Acclaim – Treating Houses that have Fleas
This is a spray for the house and should not be used on your pets. It effectively stops eggs and larval development for up to 12 months and will paralyse and kill adult fleas instantly whilst being safe to use in your home. This would be advised if you have a heavy infestation of fleas alongside your usual flea treatment.
A flea control programme needs to be individually tailored and take into account your reasons for doing flea control and the lifestyle of your dog and other pets. Your vet and veterinary nurse with their knowledge of the advantages and limitations of the products available is the best person to advise you about this.
The safe use of insecticides
Insecticides for flea control should be safe both for animals and humans provided the manufacturer’s instructions are carefully followed. You should be particularly careful to avoid combining insecticides that work in a similar way.
Always seek your vets advice if you are unsure about this and always tell your vet about any flea control products you may be using other than those which they have prescribed.
Certain types of pets (e.g. fish, amphibia, reptiles and invertebrates) may be particularly susceptible to some products. Do not use any flea control products in the room in which these pets are kept without first consulting your vet for advice.
Checking for a flea infestation
When a dog or cat is heavily infested with fleas, it is easy to find them.
- If the numbers are small, it is best to quickly turn your dog or cat over and look on its belly.
- If you do not find them there, look on the back just in front of the tail.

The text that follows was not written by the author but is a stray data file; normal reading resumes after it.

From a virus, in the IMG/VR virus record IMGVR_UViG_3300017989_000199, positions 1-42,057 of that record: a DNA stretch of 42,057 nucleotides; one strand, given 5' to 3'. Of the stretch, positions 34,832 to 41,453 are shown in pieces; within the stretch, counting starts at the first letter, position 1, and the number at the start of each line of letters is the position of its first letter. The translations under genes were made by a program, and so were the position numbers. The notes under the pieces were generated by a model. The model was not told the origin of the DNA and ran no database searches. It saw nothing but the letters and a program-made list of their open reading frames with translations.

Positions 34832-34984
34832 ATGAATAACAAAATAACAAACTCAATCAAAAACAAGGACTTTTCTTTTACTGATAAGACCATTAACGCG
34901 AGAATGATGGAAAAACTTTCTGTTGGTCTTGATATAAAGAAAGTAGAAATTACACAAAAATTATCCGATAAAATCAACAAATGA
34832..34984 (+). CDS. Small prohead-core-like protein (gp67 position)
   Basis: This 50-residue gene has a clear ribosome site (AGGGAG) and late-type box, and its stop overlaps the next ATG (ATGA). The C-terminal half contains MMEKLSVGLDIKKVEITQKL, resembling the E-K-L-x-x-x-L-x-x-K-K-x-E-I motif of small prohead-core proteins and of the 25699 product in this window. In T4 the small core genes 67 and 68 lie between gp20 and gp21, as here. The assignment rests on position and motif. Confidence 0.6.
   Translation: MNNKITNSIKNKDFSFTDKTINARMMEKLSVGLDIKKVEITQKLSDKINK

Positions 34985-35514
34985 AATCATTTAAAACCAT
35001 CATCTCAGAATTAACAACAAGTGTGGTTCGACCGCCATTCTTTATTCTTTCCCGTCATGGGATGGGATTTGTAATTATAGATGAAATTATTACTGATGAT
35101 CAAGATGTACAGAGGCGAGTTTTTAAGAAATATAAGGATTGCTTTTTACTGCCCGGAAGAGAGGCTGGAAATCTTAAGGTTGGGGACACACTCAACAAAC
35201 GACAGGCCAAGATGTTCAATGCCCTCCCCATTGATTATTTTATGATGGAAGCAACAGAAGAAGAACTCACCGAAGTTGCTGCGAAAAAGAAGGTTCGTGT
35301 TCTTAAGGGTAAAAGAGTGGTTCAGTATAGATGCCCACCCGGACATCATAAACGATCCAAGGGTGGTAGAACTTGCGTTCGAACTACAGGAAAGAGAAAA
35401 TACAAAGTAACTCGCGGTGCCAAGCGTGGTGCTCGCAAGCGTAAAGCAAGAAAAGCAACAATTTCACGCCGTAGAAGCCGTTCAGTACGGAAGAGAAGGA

- Be sure to part the hair and look at the level of the skin.
- When the numbers are very small, look for “flea dirt”. Flea dirt is faecal matter from the flea that contains digested blood.
- Finding flea dirt is a sure indication that fleas are present or have been present recently.
Flea dirt looks like pepper. It varies from tiny black dots to tubular structures about ½ mm (1/32 in) long.
If you are in doubt of its identification the best idea is to put some of the material on a white paper towel and then wet the paper towel with water. The water will turn a reddish brown if it is flea dirt.
Many people find tiny drops of blood in a dog’s bedding or where the dog sleeps. This is usually flea dirt that was moistened, and then dried. It leaves a reddish stain on the bedding material and is another sign that fleas are present.
Our advice is to use Prinovox, Nexgard or Nexgard Spectra on every dog, and Prinovox or Broadline on every cat, in your household at the recommended intervals to protect you and your pets against fleas.